Blood glucose, lactate, and pyruvate concentrations were measured in the resting state and at each interbout interval by collecting samples from a catheter inserted into an antecubital vein of the exercising arm. The average increment in lactate and pyruvate was calculated as the mean of all interstep increments (interbout value divided by the basal value).

The exercise protocol was approved by the local ethics committee, and all study subjects gave their written informed consent.


Serum FT4, FT3, and AbTPO levels were measured by specific RIA, AbTg levels were determined by specific immunoradiometric assay, and TSH was measured with the use of an ultrasensitive immunoradiometric method. The normal ranges are as follows: FT4, 7.2–19.3 pmol/L; FT3, 3.7–8.6 pmol/L; TSH, 0.3–4.0 mIU/L; AbTPO, less than 15 IU/L; and AbTg, less than 50 IU/L. Blood glucose was measured on an Automatic Analyzer Hitachi 717 (Boehringer Mannheim, Mannheim, Germany). Whole blood lactate and pyruvate levels were assayed spectrophotometrically on a ERIS Analyzer 6170 (Eppendorf Geratebau, Hamburg, Germany). The normal ranges are as follows: lactate, 0.6–1.7 mmol/L; and pyruvate, 60–170μ mol/L. Blood samples were collected into iced tubes containing 1 mol/L perchloric acid for immediate deproteinization; the supernatant obtained from centrifugation was stored at −20 C and assayed within 30 days.

Statistical analysis

Data are expressed as the mean ± sd. The data analysis was carried out using the Mann-Whitney U test for independent samples, the Wilcoxon test for paired data, ANOVA, and Spearman rank correlation test, as appropriate. Linear regression analysis was carried using standard techniques. Statistical significance was assigned for P < 0.05.


Serum FT3 and FT4 levels were in the normal range in all patients and were not statistically different from those in the controls (4.8 ± 0.3 vs. 5.2 ± 0.3 pmol/L and 12.0 ± 1.0 vs. 12.2 ± 0.6 pmol/L, respectively), whereas TSH levels were significantly higher (5.87± 0.44 vs. 1.15 ± 0.42 mIU/L; P < 0.001). A significant AbTPO and/or AbTg titer was detected in eight patients.

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Under basal conditions, blood glucose, lactate, and pyruvate levels were not significantly different between patients and controls (Table 1). Only one patient was unable to complete the exercise protocol, and he stopped at the fourth step (40% of MVC).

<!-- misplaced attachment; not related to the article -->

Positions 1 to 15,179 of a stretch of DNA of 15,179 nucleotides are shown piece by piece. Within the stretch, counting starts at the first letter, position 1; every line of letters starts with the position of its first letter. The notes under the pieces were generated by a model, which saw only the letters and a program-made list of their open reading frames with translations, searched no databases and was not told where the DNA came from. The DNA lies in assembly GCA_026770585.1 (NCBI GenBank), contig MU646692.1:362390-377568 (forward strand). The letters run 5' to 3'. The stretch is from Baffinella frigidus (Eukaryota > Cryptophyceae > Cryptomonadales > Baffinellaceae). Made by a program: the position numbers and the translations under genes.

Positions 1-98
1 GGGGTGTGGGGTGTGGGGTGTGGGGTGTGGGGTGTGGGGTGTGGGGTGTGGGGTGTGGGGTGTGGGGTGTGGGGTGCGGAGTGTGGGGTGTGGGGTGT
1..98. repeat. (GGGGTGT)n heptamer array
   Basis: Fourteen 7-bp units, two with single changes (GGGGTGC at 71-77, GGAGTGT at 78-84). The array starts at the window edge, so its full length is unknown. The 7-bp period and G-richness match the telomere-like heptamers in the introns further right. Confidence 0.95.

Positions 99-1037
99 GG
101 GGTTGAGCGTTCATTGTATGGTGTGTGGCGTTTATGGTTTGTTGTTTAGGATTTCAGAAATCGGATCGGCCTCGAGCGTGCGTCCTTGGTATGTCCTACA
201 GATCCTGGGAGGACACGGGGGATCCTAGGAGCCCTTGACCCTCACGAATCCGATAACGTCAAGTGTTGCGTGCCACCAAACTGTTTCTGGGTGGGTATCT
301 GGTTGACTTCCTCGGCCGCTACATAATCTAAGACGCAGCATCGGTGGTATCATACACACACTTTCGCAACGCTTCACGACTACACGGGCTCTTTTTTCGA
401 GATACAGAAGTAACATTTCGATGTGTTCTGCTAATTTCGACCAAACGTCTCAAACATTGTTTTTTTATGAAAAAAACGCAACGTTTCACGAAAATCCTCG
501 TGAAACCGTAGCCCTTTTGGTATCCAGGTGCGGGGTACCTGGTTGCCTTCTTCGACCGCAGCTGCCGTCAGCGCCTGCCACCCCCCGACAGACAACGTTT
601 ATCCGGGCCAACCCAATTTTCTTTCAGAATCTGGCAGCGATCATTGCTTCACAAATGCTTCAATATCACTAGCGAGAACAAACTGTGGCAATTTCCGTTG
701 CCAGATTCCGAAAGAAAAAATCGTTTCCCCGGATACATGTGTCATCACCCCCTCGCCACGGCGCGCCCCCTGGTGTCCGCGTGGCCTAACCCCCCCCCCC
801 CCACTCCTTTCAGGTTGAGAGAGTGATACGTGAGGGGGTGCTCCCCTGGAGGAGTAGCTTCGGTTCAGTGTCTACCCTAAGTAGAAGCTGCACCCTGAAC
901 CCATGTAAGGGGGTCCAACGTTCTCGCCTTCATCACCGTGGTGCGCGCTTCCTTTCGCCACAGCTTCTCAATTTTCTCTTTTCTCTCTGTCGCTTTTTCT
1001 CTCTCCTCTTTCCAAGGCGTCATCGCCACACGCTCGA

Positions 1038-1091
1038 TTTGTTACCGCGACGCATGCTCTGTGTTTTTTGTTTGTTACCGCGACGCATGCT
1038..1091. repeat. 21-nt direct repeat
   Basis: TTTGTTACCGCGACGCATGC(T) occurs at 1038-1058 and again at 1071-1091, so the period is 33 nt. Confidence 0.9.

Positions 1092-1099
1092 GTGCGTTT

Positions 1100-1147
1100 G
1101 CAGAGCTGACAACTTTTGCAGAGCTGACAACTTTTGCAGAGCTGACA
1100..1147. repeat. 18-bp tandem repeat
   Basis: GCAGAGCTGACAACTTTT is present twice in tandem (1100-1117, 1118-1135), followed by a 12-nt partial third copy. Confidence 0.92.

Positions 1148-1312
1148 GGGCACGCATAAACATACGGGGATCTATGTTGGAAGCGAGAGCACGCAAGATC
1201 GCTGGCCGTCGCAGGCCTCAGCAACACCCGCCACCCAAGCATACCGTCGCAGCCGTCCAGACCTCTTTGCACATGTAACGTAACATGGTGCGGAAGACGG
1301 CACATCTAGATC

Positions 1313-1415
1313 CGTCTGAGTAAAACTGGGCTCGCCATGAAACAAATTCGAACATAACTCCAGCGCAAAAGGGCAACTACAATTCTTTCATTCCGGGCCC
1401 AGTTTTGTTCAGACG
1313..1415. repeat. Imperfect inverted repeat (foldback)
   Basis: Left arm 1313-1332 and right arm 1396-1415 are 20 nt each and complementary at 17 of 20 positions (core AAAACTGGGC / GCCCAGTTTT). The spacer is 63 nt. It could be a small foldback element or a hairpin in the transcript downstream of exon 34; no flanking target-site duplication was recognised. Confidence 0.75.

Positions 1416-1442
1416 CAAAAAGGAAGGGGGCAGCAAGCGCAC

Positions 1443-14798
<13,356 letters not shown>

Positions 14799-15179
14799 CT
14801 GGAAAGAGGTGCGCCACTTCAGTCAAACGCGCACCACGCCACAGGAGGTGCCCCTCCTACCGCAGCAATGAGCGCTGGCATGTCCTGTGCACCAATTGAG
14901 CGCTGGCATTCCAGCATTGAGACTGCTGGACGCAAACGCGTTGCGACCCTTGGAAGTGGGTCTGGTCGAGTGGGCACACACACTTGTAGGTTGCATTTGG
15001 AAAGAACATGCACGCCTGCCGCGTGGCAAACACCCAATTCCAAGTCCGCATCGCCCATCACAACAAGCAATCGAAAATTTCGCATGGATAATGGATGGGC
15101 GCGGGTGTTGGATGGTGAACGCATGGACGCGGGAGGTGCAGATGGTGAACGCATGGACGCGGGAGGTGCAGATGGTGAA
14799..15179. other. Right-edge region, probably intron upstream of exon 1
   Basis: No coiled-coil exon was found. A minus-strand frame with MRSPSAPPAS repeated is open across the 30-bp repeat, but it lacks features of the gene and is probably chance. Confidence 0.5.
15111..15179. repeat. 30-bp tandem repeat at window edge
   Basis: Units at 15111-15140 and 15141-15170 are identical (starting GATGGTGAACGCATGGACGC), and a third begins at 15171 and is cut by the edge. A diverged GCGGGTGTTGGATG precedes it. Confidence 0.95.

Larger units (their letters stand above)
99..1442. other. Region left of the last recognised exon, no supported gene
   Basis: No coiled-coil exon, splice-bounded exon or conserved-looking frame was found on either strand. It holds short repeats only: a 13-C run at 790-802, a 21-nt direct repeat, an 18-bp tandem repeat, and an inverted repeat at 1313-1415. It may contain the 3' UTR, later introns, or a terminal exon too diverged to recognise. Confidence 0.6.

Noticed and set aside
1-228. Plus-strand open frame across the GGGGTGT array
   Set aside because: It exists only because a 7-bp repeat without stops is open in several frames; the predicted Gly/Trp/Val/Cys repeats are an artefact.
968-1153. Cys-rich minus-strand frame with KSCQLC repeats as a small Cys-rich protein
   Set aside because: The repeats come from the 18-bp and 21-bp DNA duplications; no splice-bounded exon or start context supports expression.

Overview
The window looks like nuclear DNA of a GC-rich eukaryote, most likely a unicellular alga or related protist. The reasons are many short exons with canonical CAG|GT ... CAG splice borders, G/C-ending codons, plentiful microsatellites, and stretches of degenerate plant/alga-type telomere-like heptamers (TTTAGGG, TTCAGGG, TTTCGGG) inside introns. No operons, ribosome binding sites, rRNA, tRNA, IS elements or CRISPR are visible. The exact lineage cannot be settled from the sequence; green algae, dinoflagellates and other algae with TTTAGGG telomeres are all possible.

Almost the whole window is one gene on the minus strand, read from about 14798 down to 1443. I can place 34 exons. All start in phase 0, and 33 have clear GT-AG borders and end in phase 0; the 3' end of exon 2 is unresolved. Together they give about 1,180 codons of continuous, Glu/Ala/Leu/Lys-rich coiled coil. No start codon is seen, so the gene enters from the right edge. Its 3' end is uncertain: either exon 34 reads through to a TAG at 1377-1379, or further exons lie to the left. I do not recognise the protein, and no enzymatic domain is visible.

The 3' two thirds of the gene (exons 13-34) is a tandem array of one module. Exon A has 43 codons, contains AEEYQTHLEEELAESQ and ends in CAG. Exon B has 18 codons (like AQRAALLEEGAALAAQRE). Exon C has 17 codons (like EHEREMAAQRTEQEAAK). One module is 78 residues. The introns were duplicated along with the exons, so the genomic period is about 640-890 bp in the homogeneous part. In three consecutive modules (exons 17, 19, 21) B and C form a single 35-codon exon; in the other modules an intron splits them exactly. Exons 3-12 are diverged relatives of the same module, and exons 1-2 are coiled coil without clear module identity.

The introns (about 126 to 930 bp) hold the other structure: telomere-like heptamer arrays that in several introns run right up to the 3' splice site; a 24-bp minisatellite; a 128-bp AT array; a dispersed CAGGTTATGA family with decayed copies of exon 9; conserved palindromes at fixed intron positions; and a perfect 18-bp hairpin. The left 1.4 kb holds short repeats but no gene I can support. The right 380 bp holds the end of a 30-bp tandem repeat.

During exercise, blood lactate levels (Fig. 1A) were significantly higher in sHT patients than in controls from the third exercise step onward[ 2.6 ± 0.3 vs. 1.6 ± 0.2 mmol/L (P = 0.02) at 30%, 3.1 ± 0.3 vs. 1.9 ± 0.2 (P = 0.008) at 40%, and 3.4 ± 0.3 vs. 1.9 ± 0.2 (P = 0.002) at 50% of the MVC]. Moreover, the mean lactate increment was significantly higher in patients than in controls (P = 0.02; Table 1) and was directly related (r2 = 0.44; P = 0.02) to the duration of sHT (Fig. 2). In contrast, no correlation was found between mean lactate increments and serum TSH, FT3, and FT4 levels.

Although during exercise, blood lactate was tightly correlated with pyruvate (r2 = 0.94; P = 0.002 and r2 = 0.95; P = 0.001 in patients and controls, respectively), no significant difference was evident in pyruvate values between the two groups at any workload (Fig. 1B). As a consequence, the time course of the lactate/pyruvate ratio was essentially superimposable on that of lactate in both controls and patients (Fig. 1C). Thus, the mean lactate/pyruvate ratio increment was significantly higher in patients than in controls (P = 0.02; Table 1) and correlated (r2 = 0.36; P< 0.05) with the duration of sHT, but not with serum TSH, FT3, and FT4 levels.

No significant changes in blood glucose levels were observed during exercise in either patients or controls.


Several alterations in muscle function have been reported in overt hypothyroidism (1). Furthermore, biochemical abnormalities such as glycogen accumulation and decreased activity of enzymes involved in energy production, have been described in hypothyroid red (type I) fibers (1315). This is not surprising, as skeletal muscle is a target organ for thyroid hormones (2). The rapid decline in energy reserves of exercising hypothyroid muscle has been attributed to reduced mitochondrial activity in two studies with phosphorus nuclear magnetic resonance (2, 3), whereas another study using the same technique proposed a defect in glycogen breakdown as the mechanism (16). Thus, the precise contribution of glycogenolysis, glycolysis, and mitochondrial metabolism to abnormal skeletal muscle function in hypothyroidism remains to be elucidated.